Pineal Region Tumors Onc28 Pineal Region Tumors, Pineal Parenchymal Tumors

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Pineal Region Tumors Onc28 ()

Pineal Region Tumors, Pineal Parenchymal Tumors

Last updated: September 5, 2017

Terminology 2

Epidemiology 2

Etiology 3

Classification, Pathology 3

Pineal Parenchymal Tumors 3

Pineocytoma 4

Pineoblastoma 8

Pineal parenchymal tumour of intermediate differentiation 15

Papillary tumour of pineal region 18

Gliomas 22

Miscellaneous 22

Benign pineal cysts 22

Clinical Features 24

Diagnosis 25

Treatment 31

Biopsy 32

Surgery 32

Approaches 32

Patient positions 39

Complications 42

Postoperatively 43

Radiotherapy 45

Chemotherapy 45

Radiosurgery 46

Prognosis 46

Pineocytomas 46

Pineoblastoma 47


Papillary tumor of pineal region 47

Pineal gland region has greatest variety of tumor types among CNS!

  • pineal gland is neuroendocrine transducer that synchronizes hormonal release (LH, FSH) with light-dark cycle by means of its sympathetic input from retina.

  • pinealocyte - pineal parenchymal cell (specialized neuron); pinealocyte receives direct inervation by peripheral sympathetic nervous fibers!

basics of pineal gland → further see p. 2717-2718 (endocrine system) >>

anatomy and embryology of pineal region → see p. A110 >>


Pineal region tumor is preferred general term; individual tumor's histology is used for specificity (e.g. astrocytoma of pineal region).

  • term pinealoma was originally used by Krabbe but is now obsolete.


see also individual tumors below

  • ≤ 1.0% of intracranial tumors in adults (3.0-8.0% in children)


      1. transformation of pinealocytes

      2. transformation of pineal astroglia.

  • no specific genetic mutations have been associated.

Classification, Pathology

  1. Germ cell tumors (40-65%)

  2. Pineal parenchymal tumors (17%)

  3. Glial cell tumors (15-25%)

  4. Miscellaneous tumors and cysts:

metastasis, meningioma, hemangioblastoma, choroid plexus papilloma, chemodectoma, adenocarcinoma, lymphoma, vascular lesions (AVMs, cavernous malformations, vein of Galen malformation), benign pineal cysts.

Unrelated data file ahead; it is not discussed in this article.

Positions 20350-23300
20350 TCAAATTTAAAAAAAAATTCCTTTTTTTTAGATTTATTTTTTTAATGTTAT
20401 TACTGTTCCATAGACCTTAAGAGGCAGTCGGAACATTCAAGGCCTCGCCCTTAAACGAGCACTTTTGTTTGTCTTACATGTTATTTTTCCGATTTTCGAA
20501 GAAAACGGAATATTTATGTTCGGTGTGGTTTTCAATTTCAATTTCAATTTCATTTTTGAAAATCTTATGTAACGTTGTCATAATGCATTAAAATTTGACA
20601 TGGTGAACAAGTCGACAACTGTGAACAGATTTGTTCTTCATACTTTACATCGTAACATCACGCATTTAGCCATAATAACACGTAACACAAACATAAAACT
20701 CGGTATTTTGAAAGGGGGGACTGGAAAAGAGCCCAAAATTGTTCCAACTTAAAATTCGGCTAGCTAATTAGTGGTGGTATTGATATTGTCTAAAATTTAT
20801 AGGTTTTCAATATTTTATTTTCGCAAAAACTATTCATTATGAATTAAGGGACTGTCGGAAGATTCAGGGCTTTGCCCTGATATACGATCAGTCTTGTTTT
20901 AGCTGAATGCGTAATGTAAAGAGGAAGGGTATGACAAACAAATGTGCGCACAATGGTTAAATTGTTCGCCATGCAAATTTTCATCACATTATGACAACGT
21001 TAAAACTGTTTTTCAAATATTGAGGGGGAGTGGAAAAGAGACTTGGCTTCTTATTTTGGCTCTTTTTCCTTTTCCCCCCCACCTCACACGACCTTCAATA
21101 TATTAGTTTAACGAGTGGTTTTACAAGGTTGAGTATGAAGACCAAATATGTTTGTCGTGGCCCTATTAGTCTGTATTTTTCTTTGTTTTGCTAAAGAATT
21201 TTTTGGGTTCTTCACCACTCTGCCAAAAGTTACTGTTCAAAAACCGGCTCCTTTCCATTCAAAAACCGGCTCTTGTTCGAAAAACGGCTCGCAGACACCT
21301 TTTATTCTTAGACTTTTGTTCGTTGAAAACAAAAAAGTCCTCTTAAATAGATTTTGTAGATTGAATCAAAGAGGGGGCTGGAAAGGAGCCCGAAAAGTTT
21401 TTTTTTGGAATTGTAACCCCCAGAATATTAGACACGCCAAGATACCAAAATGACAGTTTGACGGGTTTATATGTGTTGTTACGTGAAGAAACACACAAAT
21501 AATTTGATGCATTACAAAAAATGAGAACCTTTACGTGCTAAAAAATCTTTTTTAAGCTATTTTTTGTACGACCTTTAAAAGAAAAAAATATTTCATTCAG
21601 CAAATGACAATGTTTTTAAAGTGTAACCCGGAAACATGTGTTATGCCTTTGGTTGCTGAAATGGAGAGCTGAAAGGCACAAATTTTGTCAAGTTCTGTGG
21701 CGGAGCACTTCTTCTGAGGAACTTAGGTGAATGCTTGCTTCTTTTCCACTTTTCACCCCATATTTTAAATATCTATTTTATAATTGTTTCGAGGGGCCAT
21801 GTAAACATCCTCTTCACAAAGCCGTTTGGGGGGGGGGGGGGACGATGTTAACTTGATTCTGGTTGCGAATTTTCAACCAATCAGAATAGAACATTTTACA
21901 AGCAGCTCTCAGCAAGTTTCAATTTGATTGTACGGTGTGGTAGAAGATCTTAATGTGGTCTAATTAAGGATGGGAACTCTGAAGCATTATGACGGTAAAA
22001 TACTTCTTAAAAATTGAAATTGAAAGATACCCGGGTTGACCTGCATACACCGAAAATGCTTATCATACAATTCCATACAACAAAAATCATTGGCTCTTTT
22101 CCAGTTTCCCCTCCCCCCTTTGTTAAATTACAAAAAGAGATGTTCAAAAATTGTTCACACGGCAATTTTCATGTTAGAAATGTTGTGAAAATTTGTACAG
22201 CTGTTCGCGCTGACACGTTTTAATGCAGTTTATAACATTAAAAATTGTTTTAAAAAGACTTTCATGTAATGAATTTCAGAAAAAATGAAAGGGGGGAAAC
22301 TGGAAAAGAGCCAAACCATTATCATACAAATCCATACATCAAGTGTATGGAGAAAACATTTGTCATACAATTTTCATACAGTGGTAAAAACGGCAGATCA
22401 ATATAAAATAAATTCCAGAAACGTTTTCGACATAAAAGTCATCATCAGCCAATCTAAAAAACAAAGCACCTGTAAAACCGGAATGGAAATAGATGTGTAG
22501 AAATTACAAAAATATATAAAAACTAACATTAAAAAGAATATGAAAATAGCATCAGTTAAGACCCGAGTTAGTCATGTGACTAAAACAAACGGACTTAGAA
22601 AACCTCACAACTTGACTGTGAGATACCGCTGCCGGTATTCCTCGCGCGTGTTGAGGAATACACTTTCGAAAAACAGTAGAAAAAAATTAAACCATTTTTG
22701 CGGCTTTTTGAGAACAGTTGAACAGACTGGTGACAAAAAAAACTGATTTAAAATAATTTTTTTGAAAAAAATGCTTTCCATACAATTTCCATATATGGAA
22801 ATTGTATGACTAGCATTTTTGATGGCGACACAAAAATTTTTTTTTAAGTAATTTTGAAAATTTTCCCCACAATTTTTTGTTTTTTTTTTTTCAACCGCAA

• each category has continuum from benign to malignant; mixed tumors (of more than one cell type) also occur.

Pineal Parenchymal Tumors

  • 14-27% of pineal region tumors

  • term pinealomas is obsolete;

  • from pinealocytes - cells with photosensory and neuroendocrine functions

  • males = females

  • most frequent in 1st decade


(WHO grade I)


  • 14-60% of pineal parenchymal tumors.

  • mainly in adults - mean age: 38 years (but occur throughout life); no sex predilection.


  • slowly growing, grossly demarcated (well-circumscribed).

  • degenerative changes (cysts, foci of haemorrhage) may be present.

  • typically remain localized to pineal area where they compress adjacent structures (cerebral aqueduct, brain stem,cerebellum); protrusion into posterior third ventricle is often seen.

  • no pineocytomas have been shown to metastasize!


  • moderately cellular.

  • relatively small, uniform, homogeneously eosinophilic, mature cells resembling pineocytes.

  • grows in sheets or ill-defined lobules.

  • conspicous processes - short, often ending in club-shaped expansions.

  • mitotic figures are lacking in all but occasional large specimens (< 1/10 HPF)

  • often forming large pineocytomatous rosettes - anucleate centres being composed of abundant, delicate tumour cell processes resembling neuropil.


  • strong immunoreactivity for synaptophysin, NSE and NFP.

  • photosensory differentiation is associated with immunoreactivity for retinal S-antigen and rhodopsin.

  • variable staining for other neuronal markers (class III ß-tubulin, tau protein, PGP 9.5, chromogranin, serotonin)

  • in tissue culture, capable of synthesizing serotonin and melatonin.

Electron microscopy
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